Debt is not just debt, but negative savings: compound interest makes use that your purchase on credit is at least 2 and a half times the original cost if it is not paid off right away. With payday loans it can turn into 1000% the original cost very fast. Your money is going to interest instead of savings for future needs, like emergency funds, retirement, new car, unemployment savings reserves, down payment on a house, college education, etc.

Debt keeps people trapped long-term. This is the birth of the debt-slave, chained to a cubicle.

Side musing: it is ironic that everyone is talking about taxes (government wants more, people want less). When if people didn’t spend half their paycheck on debt service, they wouldn’t be so upset about current or higher future taxes. Government policies created their own demise.

So what can you do about this? Well, you can’t do much about jobs moving overseas and you can’t do much about the Fed, but…. you do have power.

Pay down current debt and do not acquire more debt. Will it be easy and quick, nope. Will it bring you and your family more freedom, yes!

From the link above:

The citizens, formerly known as the hard working American middle class, must accept their share of responsibility for the desperate circumstances we face. Some are guiltier than others, but we only need look in the mirror to find the culprits in allowing the bankers, politicians, military industrial complex, mass media and vested corporate interests to gain control over our country. The introduction of the credit card by Wall Street bankers as a must have for every citizen in the early 1970s coincided with the inflationary demons unleashed from Pandora’s Box by Nixon and the Federal Reserve, along with the peak of cheap U.S. oil production. Thus began four decades of real wages declining and consumer debt soaring. A nation of people that believed in saving before purchasing were given the freedom to spend money they didn’t have. The statistics paint a picture of a society gone mad:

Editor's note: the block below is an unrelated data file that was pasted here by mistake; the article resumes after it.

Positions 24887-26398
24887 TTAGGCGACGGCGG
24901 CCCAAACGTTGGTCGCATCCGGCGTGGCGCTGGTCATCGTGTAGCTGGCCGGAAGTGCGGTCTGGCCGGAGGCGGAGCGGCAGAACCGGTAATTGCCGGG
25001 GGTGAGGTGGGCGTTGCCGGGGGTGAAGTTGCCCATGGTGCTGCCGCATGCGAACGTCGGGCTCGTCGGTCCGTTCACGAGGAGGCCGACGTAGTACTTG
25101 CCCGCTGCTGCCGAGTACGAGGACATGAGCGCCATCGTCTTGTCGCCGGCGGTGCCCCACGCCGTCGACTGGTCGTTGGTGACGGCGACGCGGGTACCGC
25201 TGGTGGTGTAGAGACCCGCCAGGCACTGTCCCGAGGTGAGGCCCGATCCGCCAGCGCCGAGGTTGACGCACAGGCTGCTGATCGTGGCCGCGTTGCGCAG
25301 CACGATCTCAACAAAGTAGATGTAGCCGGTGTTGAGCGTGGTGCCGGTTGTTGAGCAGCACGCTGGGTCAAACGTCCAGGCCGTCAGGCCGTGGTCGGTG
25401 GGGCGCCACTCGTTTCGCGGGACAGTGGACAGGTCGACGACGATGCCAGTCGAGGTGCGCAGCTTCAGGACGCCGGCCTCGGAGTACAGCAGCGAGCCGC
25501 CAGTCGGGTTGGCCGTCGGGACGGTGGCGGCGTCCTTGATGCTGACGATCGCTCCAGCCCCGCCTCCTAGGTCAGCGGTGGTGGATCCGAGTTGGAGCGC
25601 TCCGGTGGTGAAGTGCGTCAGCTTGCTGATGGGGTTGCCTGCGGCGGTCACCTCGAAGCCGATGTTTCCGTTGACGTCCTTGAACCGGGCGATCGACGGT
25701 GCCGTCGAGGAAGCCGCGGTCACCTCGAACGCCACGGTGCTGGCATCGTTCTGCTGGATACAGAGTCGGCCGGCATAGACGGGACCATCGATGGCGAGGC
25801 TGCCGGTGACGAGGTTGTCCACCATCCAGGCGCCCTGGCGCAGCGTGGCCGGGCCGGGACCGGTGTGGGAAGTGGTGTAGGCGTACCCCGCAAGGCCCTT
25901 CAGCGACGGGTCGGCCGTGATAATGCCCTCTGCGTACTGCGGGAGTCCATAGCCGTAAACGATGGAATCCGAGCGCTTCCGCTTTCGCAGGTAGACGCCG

• Credit card debt grew from $5 billion in 1971 to $856 billion today, a 17,000% increase in forty-two years. GDP rose from $1.2 trillion to $16.6 trillion, a mere 1,400% increase. Real GDP only grew by 300%. Wages have grown from $600 billion to $7 trillion, a 1,200% increase. Real disposable personal income per capita grew from $17,200 to $36,800, a 200% increase.